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From Australia:

I am collecting information about how to tell children at the ages of three, eight, 10 and 15 that they have diabetes and try to explain what it means and what is involved for the rest of their lives, in ways each individual age group can understand. I have searched other web sites, but did not find anything.


The book by Tim Wysocki, The Ten Keys to Helping Your Child Grow Up With Diabetes that is published by the American Diabetes Association reviews how to provide developmentally appropriate explanations of diabetes. as does Understanding Diabetes, 11th Edition by the Barbara Davis Diabetes Center.

In general, for the younger children, I review the fact that insulin helps to turn the food that they eat into the energy they need to grow and do enjoyable activities. Since they don't make enough insulin any more, we need to replace it in a shot so that they can still turn their food into energy. For the older children, I usually tell them everything that I would tell an adult.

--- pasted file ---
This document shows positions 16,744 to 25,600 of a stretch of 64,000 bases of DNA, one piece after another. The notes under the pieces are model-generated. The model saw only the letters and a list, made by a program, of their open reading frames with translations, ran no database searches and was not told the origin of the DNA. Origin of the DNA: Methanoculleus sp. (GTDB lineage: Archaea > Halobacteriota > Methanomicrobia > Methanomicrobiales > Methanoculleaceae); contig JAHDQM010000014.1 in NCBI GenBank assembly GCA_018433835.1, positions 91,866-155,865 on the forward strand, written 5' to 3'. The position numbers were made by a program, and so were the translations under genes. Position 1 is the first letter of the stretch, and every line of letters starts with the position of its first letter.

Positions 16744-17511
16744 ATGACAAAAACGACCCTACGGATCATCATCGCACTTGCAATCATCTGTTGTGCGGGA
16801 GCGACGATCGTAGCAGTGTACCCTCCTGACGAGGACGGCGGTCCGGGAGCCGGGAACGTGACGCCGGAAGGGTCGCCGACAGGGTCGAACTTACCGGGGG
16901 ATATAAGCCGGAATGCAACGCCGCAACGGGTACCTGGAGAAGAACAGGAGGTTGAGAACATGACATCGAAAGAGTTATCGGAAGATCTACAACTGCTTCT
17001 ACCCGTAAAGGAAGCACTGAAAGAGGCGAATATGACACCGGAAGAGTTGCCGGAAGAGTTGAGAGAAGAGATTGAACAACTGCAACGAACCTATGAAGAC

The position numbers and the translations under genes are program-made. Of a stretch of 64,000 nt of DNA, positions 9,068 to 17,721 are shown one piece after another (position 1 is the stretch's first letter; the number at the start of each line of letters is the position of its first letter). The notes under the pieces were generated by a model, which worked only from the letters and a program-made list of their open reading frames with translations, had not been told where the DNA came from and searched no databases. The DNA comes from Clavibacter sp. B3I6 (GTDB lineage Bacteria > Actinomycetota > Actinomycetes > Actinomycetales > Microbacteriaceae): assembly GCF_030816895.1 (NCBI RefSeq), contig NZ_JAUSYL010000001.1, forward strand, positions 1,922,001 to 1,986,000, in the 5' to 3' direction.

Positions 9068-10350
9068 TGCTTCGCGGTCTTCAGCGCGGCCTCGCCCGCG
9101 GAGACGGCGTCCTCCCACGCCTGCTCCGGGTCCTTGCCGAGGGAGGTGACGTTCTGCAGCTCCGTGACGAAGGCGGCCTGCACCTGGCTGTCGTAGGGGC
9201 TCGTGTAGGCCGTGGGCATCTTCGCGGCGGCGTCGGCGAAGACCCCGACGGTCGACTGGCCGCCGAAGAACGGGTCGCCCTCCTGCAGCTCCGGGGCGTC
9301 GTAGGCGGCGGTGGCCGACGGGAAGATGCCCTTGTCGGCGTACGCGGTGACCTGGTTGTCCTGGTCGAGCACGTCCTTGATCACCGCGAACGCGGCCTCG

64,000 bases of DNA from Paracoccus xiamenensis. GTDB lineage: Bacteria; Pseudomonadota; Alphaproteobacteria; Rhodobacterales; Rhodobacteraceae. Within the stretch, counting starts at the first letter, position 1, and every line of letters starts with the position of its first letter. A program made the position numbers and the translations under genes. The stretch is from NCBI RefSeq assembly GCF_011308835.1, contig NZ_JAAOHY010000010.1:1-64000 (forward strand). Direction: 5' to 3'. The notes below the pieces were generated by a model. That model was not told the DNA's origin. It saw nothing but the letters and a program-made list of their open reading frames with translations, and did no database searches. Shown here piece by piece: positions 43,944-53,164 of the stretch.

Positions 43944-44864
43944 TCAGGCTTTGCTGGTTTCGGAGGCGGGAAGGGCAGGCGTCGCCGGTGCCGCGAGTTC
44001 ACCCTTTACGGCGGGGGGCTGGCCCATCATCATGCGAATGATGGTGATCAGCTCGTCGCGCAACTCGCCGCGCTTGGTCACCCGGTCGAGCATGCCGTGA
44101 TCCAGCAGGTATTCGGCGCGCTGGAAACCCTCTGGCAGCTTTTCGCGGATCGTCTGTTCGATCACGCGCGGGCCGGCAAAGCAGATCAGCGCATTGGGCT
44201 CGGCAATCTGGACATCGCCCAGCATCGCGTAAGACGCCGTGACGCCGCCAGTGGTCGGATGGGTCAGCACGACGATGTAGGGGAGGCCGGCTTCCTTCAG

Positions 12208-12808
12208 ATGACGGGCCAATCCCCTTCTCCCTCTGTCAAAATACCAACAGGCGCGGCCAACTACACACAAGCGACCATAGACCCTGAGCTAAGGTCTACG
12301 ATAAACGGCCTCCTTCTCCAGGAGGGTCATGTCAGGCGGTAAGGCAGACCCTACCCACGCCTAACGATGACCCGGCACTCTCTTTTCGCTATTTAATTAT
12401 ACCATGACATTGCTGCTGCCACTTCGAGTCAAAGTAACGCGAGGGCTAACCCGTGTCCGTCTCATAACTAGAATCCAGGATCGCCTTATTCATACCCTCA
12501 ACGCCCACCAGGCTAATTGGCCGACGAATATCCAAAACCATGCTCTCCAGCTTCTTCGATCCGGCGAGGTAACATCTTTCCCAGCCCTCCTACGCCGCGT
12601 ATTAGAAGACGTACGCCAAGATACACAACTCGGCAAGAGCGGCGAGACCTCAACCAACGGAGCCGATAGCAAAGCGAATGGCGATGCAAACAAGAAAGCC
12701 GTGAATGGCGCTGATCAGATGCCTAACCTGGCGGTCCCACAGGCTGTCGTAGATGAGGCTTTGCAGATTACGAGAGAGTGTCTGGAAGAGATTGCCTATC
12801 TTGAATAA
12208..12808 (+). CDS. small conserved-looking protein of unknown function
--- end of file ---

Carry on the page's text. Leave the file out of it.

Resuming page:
Additional comments from Debbie Butler, MSW, LICSW, Licensed Clinical Social Worker:

I usually tell the younger children that they need insulin to grow and be healthy, but I agree that it is okay to explain more detail to the older children. Sometimes, it also helps to read a book about diabetes to the younger children. Some families like Rufus Comes Home. I suggest you read the book ahead of time though to make sure that you agree with the whole book. I usually tell parents that they may want to skip a page or two if they do not agree with what the book says. For example, some of the children's books say that the child with diabetes won't be able to eat birthday cake again, which is not necessarily true, so, if you don't agree with that, you may not want to read that section.


Original posting 11 Aug 2006
Posted to Other


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